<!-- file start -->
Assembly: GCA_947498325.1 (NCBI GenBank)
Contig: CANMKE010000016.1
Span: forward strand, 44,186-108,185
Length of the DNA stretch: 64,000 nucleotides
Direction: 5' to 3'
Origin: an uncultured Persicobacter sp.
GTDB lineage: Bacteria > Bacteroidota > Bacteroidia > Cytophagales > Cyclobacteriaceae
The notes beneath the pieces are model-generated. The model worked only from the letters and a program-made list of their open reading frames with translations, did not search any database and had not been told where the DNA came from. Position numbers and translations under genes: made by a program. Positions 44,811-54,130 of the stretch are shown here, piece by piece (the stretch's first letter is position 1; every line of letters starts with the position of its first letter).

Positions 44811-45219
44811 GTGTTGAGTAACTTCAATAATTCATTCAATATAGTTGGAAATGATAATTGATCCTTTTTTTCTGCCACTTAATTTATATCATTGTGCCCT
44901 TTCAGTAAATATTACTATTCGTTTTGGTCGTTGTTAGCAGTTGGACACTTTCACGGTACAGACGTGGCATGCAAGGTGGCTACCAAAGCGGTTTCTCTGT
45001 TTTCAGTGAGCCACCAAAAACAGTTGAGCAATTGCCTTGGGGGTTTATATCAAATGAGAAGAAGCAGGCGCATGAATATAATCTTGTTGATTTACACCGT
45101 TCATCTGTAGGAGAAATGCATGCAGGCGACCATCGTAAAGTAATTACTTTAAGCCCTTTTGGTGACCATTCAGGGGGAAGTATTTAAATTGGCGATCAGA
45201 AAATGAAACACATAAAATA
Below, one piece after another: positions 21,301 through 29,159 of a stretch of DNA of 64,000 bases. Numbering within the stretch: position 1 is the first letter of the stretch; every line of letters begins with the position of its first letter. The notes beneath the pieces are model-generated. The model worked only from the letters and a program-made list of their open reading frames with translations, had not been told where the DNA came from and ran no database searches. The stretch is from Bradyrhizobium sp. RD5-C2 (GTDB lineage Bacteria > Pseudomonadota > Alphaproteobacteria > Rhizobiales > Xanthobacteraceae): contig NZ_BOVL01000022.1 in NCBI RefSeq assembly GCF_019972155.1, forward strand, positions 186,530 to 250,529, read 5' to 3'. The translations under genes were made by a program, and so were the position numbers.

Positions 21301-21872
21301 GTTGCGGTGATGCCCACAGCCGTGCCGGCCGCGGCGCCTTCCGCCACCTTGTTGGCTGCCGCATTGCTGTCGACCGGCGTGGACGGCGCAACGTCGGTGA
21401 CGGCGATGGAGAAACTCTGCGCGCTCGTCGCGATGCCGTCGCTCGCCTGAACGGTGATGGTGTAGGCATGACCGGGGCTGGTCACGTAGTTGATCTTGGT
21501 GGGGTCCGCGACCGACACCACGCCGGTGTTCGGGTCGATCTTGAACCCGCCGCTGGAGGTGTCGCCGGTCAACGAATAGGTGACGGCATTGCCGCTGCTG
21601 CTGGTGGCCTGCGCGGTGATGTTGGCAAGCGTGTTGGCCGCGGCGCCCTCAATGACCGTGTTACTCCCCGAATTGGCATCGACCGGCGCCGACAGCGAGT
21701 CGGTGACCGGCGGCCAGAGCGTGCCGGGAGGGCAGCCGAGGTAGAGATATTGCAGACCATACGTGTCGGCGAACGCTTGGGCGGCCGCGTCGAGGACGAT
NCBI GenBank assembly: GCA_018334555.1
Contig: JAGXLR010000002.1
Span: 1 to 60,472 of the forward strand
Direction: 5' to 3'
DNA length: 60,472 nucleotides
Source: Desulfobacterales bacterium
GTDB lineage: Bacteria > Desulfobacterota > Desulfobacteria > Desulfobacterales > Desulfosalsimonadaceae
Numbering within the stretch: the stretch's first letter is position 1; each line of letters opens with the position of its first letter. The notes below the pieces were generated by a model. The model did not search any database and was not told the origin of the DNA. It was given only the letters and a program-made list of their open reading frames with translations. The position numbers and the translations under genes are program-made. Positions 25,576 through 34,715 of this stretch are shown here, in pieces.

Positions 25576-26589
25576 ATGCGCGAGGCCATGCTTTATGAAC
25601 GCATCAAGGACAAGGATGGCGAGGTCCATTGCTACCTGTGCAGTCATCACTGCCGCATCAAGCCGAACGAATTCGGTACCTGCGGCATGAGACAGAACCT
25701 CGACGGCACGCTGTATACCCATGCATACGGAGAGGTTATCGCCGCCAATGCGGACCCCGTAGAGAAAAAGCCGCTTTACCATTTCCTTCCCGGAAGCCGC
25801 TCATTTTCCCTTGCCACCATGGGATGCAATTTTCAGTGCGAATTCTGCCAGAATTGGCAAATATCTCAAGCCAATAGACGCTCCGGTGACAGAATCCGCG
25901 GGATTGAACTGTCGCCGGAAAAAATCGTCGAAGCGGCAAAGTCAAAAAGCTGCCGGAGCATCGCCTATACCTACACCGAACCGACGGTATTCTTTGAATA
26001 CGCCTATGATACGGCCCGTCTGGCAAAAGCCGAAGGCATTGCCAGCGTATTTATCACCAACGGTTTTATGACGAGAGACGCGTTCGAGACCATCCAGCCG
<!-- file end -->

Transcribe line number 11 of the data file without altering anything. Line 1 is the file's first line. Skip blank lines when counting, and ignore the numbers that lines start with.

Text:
44901 TTCAGTAAATATTACTATTCGTTTTGGTCGTTGTTAGCAGTTGGACACTTTCACGGTACAGACGTGGCATGCAAGGTGGCTACCAAAGCGGTTTCTCTGT